$15.8 million grant to provide instruments for new UW research aircraft

(File photo, Oil City)

CASPER, Wyo. — A $15.8 million grant from the National Science Foundation will provide instrumentation on a new King Air research aircraft that the University of Wyoming will purchase.

UW is the only academic institution in the country that has a research aircraft facility dedicated to supporting the atmospheric science community, the university said in their Tuesday, Sept. 17 announcement.

“’The grant is for modifying and certifying the aircraft that UW is about to purchase, and also to develop new instrumentation for use on this aircraft, primarily for atmospheric remote sensing,’ says Bart Geerts, chair and professor in UW’s Department of Atmospheric Science.”

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The grant for the instrumentation has a larger dollar amount than the cost of the research aircraft itself.

The university’s current twin-engine tuboprop King Air aircraft is 42 years old. They paid about $1 million for the aircraft in 1977.

UW says that the Board of Trustees approved asking the State of Wyoming’s Loan and Investment Board for a $4.7 million loan to purchase a new aircraft.

“’As part of our NSF MSRI (Mid-Scale Research Infrastructure) proposal, the university made a commitment to purchase a new research aircraft, and that is expected to happen in the next few months,’ says Geerts, who is principal investigator for the grant project. ‘The loan for this purchase will be serviced through the indirect cost generated by King Air-related grants.’”

The NSF grant will support UW research over the next five years.

“’This grant is essential to the strategic vision of the Department of Atmospheric Science to build the next generation UW King Air research aircraft, with an array of state-of-the-art remote sensors,’ Geerts says. ‘This facility will be a resource for the department’s faculty and students, the UW community and for the state of Wyoming for decades to come, in ‘hot’ research areas such as air quality, fugitive emissions, wildfires, severe storms, winter weather and water availability.’”

The NSF has provided over $2 million in annual support to UW for the King Air’s research. It is part of the NSF’s Lower Atmosphere Observing Facilities program.

“The funding helps pay for the staff of 16 individuals, including engineers, technicians, two mechanics and three pilots to maintain and fly the aircraft,” the university says. “In exchange, UW provides the plane and instrumentation to NSF-funded investigators as ‘a national facility.’”

The current aircraft is equipped to study the troposphere, which is the lowest region of the earth’s atmosphere. The new instruments the NSF grant will provide will enhance those capabilities.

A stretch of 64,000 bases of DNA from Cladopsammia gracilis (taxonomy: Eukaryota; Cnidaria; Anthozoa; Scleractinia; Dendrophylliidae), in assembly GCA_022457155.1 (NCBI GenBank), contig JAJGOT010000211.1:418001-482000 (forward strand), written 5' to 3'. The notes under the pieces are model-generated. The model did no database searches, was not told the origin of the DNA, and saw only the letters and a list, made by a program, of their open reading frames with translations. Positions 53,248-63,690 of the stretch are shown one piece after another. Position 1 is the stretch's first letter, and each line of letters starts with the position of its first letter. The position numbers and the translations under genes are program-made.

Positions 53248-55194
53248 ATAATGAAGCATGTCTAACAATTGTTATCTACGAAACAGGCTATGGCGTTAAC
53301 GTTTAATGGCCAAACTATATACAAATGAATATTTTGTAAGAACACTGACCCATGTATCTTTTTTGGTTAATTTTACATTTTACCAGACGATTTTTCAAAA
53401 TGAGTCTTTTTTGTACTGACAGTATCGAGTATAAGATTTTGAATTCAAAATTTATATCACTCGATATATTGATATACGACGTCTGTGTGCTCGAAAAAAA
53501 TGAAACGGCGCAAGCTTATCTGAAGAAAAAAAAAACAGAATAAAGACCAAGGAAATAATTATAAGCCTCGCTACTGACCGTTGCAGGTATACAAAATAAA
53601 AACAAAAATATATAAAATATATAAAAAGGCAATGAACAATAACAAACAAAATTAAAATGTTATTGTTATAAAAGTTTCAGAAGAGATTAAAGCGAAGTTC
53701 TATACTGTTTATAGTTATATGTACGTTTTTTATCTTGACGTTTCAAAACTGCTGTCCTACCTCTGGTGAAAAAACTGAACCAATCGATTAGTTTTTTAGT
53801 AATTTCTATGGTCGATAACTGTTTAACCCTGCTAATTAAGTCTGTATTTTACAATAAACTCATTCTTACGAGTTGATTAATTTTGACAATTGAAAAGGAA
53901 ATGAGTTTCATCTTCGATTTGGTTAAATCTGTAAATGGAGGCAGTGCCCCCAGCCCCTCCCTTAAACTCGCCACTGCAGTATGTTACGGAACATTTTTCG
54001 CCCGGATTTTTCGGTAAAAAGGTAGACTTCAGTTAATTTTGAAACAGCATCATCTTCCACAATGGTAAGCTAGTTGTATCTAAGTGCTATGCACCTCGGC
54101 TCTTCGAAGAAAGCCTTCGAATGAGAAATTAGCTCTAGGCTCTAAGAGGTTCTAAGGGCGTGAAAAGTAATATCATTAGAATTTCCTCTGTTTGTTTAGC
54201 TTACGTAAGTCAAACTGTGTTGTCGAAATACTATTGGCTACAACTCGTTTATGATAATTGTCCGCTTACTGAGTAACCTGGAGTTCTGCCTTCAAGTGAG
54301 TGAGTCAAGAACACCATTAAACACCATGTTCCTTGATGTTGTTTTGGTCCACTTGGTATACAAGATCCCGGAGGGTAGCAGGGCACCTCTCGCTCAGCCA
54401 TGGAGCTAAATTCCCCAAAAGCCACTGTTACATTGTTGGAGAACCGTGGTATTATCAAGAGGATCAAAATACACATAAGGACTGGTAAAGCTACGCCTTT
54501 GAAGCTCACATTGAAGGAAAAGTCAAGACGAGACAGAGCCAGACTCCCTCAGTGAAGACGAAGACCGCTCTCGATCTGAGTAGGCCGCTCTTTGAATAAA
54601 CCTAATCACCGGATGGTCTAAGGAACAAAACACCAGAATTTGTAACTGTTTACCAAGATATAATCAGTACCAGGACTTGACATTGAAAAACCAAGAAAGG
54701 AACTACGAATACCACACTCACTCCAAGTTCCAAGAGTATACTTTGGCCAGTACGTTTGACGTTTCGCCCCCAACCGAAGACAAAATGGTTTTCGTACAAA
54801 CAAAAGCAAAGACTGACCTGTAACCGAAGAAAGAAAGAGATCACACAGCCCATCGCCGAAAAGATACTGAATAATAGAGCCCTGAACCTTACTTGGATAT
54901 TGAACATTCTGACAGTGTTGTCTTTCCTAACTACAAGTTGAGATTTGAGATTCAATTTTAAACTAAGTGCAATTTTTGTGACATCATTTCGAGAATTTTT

The university says those existing capabilities include “clear-air measurements of humidity, temperature, aerosol and 3D winds (Raman LIDAR and Doppler LIDAR)…and improved measurements of cloud and precipitation properties (dual-frequency mm-wave radar system).”

LIDAR stands for “light detection and ranging.” This technology offers “optic remote sensing…that can detect and measure cloud droplets in the atmosphere,” UW says.

“Water droplets and ice crystals are detected by multiple beams of the radar and can be used to produce dual-Doppler wind analyses,” the university continues. “Both the radar and LIDAR can provide vertical “curtain” views of cloud structure.”

The current King Air’s missions typically fly up to 28,000 feet and study “boundary layer structure, air-sea interactions, cloud and aerosol physics, troposphere profiling and atmospheric chemistry.”

The aircraft has been used to study cloud-seeding, which is a weather modification technique in which silver iodide is released into the atmosphere to facilitate ice crystal formation in clouds.

UW says cloud seeding may have applications in areas facing water shortages and to irrigate crops.

“In 2015, Geerts received a $1.15 million NSF grant and used the King Air to study how thunderstorms form at night over the southern Great Plains,” UW adds.

The aircraft has also supported other research, inlcuding projects in Antigua, Dominica, England and Finland.

“’The King Air will serve as an ideal platform for the Department of Atmospheric Science to grow its competitive research portfolio and to train the next generation of observational atmospheric scientists,’ Geerts says.”

The university provides information on research the King Air has conducted since 2004 online.